Erdogan faces pressure after Istanbul defeat
Turkey’s president, Recep Tayyip Erdogan, saw his candidate lose more heavily than before in Istanbul’s mayoral election rerun, sparking recriminations from his party and his wider circle of supporters.
Voter turnout rose in the repeat election on Sunday suggesting a desertion from Erdogan’s Justice and Development Party (AKP).
The AKP leadership met in Ankara on Monday to discuss the Istanbul setback.
AK Party deputy chairmen Ali İhsan Yavuz and Mahir Ünal made presentations on the election process and result. The AKP’s Ömer Çelik said the party would continue to evaluate the message given by the people in Istanbul.
“Earthquake at the ballot box,” read the headline on Karar, which was founded three years ago by pro-AKP journalists.
“The margin is a reaction against the unfairness and the recklessness of doing politics with the disproportional state power, as much as it is the electorate’s loyalty to democracy and law,” wrote Mustafa Karaalioglu in Karar. “The electorate rose against those who did not understand what it had told them. The ballot box this time did not talk, but shouted.”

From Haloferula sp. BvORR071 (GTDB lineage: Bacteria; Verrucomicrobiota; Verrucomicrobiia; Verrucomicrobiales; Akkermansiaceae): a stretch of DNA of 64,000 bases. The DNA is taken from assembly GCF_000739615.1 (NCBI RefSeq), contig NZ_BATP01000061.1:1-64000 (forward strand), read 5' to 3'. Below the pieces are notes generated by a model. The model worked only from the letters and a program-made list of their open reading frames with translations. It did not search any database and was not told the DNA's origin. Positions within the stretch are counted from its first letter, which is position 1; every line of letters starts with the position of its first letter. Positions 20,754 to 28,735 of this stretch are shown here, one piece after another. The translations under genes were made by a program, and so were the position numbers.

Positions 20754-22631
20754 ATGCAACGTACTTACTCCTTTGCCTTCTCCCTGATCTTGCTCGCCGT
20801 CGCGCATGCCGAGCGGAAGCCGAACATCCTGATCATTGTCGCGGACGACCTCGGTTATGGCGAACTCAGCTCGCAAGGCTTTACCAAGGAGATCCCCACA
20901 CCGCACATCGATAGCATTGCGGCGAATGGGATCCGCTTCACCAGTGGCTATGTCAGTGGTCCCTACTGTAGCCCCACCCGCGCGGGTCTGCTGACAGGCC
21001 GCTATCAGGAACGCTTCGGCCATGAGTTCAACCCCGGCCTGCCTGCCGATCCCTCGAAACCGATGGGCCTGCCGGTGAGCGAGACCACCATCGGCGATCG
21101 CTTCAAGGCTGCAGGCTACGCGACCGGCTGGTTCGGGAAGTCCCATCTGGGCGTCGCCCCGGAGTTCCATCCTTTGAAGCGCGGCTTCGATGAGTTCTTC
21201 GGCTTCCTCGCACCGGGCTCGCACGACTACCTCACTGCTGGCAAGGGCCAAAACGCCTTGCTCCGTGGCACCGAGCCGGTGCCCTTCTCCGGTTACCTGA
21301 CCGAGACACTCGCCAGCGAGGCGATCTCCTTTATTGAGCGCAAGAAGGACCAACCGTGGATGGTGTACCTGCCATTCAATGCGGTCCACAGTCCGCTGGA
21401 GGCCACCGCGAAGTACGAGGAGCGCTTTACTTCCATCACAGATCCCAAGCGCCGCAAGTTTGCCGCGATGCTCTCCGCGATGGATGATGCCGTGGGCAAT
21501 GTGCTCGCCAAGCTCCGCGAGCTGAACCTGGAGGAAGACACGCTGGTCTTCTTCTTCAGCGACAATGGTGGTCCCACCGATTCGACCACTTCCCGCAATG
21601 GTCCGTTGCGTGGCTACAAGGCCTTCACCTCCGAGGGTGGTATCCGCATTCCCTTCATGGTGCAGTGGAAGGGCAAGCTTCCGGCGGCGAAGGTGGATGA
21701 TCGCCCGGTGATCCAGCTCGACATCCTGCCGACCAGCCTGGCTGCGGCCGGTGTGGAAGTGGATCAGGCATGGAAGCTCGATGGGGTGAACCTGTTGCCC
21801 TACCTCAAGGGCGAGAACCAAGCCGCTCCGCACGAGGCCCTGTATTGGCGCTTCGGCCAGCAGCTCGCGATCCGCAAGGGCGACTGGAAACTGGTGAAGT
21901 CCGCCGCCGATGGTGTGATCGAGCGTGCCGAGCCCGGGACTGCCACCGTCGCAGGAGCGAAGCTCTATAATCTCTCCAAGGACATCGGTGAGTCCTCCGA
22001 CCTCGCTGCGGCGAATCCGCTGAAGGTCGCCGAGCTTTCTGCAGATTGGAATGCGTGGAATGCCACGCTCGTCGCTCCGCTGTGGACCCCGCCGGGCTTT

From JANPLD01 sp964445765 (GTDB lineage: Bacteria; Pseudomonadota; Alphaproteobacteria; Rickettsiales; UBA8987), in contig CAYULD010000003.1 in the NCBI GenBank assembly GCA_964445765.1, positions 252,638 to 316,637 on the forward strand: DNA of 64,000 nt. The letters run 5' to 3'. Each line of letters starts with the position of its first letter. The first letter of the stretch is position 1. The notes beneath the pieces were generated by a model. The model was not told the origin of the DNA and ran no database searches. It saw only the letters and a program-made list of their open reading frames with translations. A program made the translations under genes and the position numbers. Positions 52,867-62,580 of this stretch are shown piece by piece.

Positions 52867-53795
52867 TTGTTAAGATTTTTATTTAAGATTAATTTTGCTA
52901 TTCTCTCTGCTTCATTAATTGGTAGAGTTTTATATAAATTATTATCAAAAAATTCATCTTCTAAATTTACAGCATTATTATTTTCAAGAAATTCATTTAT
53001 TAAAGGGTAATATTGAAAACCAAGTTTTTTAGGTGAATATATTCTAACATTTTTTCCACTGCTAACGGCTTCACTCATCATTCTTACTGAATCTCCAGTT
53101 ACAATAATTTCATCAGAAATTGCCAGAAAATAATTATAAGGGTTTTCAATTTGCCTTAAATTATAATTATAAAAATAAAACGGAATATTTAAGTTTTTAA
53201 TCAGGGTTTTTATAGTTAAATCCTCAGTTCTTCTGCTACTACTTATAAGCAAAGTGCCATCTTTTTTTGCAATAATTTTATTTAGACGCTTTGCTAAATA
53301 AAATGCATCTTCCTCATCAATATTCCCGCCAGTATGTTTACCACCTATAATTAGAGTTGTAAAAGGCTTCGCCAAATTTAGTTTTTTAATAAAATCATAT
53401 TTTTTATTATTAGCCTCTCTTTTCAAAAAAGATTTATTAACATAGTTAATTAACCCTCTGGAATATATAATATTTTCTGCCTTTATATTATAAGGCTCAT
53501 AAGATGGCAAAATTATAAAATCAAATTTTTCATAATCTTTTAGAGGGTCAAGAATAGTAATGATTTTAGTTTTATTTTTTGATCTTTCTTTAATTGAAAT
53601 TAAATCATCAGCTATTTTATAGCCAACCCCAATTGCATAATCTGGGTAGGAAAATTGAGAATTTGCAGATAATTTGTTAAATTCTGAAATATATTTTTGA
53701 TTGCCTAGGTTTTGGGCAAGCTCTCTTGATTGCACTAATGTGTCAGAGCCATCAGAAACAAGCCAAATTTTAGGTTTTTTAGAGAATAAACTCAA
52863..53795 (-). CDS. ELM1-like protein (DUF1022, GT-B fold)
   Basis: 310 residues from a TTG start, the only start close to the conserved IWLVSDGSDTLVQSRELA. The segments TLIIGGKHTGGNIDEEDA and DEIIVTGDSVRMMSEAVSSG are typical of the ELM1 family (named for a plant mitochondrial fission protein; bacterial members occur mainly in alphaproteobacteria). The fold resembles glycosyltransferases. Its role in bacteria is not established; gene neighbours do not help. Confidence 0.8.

Results suggest Ekrem Imamoglu won 54 per cent of the vote while Erdogan’s candidate, Binali Yildirim, the former prime minister, received 45-per-cent support.
Imamoglu won by more than 800,000 votes, compared with his tiny margin of 13,000 in the original ballot. Turnout rose marginally to 84 per cent. It is Erdogan’s first electoral defeat, after dominating Turkish 21st-century politics.
The AKP has dominated Istanbul, Erdogan’s hometown, for 25 years, since he became mayor in 1994.
A former AKP president, Abdullah Gul, and a former finance minister, Ali Babacan, have now moved to form a breakaway party.
“The big question is: will he ultimately stick to the ultranationalist alliance and continue the paranoid security state or reverse course and attempt at reform?” said Asli Aydintasbas of the European Council on Foreign Relations.
“The victory of democracy is more important than the victory of any candidate,” Çelik said.
Çelik called on citizens not to heed provocations and talk of polarisation.
He said the AKP would return to stability as no more elections were scheduled soon.
The AK Party had a tradition of rejuvenating the party with a new team of experienced elders and younger members when necessary, he claimed. Erdogan has used the term “mental fatigue” and said there needed to be a government shakeup.
As part of the rejuvenation efforts, a number of influential AKP members and mayors have resigned in recent months as Erdogan tries to revive his electoral magic.
Has Recep Tayyip Erdogan lost his magic electoral touch? Picture credit: Wikimedia